|Filed Under:||Lifestyle / Parenting|
|Posts on Regator:||1512|
|Posts / Week:||5.8|
|Archived Since:||December 12, 2008|
I tend to describe my first novel as a force that whirled into my life like a Tasmanian Devil, demanding to be written and injecting lightness into what was otherwise a distressing year. But simply throwing thanks at the feet of “the muse” discounts a lot: the tasks left abandoned, the support of my family, the sweat, the expense, the satisfaction. Show More Summary
he Wall Street Journal is following the journey of the graduating class of 2013. We are using social media to connect with a number of graduates and will share their stories throughout the year.
Cultural divides—sometimes between Americans and people from other countries, other times between inherently punctual people and chronically late ones—can cause stress in a marriage.
Tonya Leonard, a second-grade teacher, returned to her Cambridge classroom and comforted her students in the wake of the bombing.
Tonya Leonard, a second-grade teacher
After time off from the workforce, Dawn Siff decided to reach out for younger mentors who could introduce her to the new world of digital technology.
A long-time correspondance with the Tooth Fairy yields lessons about negotiation and acceptance.
Great multitaskers may get a lot done, but they are missing out on Aha! moments.
A student with dyslexia learns techniques to help her return to the mainstream.
In her first "Ask Emily" column, economics professor Emily Oster answers readers' questions on the best way to time having children, the limits of digital connectivity, and coping with in-laws who want to move close to home.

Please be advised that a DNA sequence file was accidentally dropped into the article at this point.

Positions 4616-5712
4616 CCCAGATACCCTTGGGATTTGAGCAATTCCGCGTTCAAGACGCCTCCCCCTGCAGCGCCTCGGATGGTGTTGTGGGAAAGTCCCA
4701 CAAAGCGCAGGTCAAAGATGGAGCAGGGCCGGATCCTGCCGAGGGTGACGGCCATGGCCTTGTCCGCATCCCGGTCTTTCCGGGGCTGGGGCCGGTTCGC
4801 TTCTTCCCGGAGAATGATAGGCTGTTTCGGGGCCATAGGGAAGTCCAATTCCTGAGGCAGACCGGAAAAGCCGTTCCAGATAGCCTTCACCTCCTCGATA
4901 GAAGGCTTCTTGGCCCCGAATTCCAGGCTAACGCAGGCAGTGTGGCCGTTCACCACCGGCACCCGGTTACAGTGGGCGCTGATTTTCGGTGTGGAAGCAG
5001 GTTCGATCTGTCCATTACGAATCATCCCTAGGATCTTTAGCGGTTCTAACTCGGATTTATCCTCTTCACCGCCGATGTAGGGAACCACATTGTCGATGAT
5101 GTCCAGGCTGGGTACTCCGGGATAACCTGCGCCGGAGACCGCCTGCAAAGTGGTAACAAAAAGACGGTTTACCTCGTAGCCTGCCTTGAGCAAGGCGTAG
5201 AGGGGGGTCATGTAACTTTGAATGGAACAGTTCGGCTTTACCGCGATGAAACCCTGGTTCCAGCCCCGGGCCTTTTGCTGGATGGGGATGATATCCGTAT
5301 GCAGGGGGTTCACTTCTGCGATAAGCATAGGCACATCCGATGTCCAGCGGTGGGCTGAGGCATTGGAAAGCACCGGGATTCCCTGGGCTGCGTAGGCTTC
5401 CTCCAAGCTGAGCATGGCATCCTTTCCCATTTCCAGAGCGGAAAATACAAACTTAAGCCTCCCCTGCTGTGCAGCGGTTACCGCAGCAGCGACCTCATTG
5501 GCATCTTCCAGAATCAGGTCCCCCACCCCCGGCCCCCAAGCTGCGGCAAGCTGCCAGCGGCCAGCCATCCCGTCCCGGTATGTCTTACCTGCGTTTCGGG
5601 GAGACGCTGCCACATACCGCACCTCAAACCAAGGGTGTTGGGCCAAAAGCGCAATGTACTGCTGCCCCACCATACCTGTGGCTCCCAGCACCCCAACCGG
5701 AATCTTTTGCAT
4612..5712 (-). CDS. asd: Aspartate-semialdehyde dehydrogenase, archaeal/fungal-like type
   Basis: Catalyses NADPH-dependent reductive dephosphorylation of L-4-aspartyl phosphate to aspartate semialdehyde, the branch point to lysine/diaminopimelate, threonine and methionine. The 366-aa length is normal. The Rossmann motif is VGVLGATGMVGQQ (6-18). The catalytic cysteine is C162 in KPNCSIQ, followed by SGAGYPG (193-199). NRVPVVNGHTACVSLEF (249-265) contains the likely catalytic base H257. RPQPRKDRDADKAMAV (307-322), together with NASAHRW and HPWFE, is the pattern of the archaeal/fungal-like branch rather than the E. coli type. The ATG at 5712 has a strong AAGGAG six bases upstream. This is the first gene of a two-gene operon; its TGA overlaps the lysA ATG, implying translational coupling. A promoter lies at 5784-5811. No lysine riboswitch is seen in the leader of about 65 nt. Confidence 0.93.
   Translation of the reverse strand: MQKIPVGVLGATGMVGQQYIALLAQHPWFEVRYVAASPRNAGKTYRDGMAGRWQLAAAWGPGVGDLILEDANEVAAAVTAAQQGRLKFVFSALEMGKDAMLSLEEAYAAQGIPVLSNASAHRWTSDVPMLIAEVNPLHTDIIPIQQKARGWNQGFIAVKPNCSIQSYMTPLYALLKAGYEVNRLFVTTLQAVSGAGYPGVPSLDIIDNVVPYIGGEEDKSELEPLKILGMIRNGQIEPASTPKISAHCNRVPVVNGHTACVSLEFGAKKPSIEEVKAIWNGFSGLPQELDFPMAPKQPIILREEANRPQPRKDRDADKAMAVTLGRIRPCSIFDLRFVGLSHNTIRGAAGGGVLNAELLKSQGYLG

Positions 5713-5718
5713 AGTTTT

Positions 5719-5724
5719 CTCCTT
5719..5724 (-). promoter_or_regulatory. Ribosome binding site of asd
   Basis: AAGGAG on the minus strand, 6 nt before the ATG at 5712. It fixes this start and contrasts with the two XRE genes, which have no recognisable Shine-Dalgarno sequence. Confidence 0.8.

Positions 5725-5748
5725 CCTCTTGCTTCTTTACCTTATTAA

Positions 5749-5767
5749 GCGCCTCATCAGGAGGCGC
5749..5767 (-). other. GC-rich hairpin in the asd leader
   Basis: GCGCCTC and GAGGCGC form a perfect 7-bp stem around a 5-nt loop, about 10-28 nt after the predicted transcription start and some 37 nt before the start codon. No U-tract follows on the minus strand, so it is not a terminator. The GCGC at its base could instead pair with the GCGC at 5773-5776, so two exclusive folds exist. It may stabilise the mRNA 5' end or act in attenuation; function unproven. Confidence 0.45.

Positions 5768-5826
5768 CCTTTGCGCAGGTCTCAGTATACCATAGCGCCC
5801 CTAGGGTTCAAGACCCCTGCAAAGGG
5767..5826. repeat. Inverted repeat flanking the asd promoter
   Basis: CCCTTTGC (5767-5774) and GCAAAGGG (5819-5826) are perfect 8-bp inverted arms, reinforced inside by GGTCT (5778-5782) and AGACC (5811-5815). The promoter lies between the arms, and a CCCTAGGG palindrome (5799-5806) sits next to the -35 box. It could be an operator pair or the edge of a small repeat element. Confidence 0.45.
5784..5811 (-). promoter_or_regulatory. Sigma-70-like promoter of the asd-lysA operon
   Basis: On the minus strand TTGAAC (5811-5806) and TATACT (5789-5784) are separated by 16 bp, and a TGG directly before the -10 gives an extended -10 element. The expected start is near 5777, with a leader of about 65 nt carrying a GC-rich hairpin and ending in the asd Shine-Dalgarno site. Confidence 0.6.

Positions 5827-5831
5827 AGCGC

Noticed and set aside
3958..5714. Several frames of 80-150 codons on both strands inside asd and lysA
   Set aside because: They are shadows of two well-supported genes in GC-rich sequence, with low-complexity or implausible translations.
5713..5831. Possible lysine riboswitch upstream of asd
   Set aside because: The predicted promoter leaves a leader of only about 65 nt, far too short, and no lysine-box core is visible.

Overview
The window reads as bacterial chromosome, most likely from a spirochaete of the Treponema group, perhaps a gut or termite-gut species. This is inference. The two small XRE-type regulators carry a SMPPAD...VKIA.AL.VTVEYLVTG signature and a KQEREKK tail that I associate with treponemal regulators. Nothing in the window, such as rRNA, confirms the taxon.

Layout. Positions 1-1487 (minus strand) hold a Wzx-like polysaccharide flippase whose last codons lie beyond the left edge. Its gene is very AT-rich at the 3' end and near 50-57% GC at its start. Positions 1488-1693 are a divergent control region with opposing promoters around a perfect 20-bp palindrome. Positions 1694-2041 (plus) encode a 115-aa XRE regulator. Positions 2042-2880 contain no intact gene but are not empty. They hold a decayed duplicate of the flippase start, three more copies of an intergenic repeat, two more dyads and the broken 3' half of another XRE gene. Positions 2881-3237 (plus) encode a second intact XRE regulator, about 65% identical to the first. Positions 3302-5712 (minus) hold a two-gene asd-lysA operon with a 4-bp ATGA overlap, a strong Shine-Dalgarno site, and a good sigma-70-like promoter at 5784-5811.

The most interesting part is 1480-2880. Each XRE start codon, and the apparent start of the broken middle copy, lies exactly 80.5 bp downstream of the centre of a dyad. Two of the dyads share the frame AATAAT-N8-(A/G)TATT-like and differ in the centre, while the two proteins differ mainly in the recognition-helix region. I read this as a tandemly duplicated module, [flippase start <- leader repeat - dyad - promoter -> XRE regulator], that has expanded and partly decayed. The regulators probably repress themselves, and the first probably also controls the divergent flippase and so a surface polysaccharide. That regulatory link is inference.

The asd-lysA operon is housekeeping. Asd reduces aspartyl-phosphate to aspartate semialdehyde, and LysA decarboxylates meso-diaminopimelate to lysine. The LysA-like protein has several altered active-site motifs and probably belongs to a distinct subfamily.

Because economics is all about optimizing, it’s usually the first place you should look for answers if you want to maximize your happiness. Emily Oster, economics professor at the University of Chicago Booth School of Business, is here to answer your questions.
Planning two weddings can be a joy for some, and a giant headache for others.
The author benefits
Working exercise into your work life.
Wedding insurance can protect against some unexpected occurrences, but not all.
For many moms, job stress was manageable before having children, but once babies arrive, a shift sometimes occurs in their bosses’ attitudes.
There's only a narrow window of time to connect with your kids after work, before the whole family gets lost in distraction.
Wedding bills can be daunting, no doubt about it. So, will that be cash or credit?
When a business trip interferes with family time, why not take the kids along to the conference?
An effort to clear clutter becomes a reflection on childhood memories.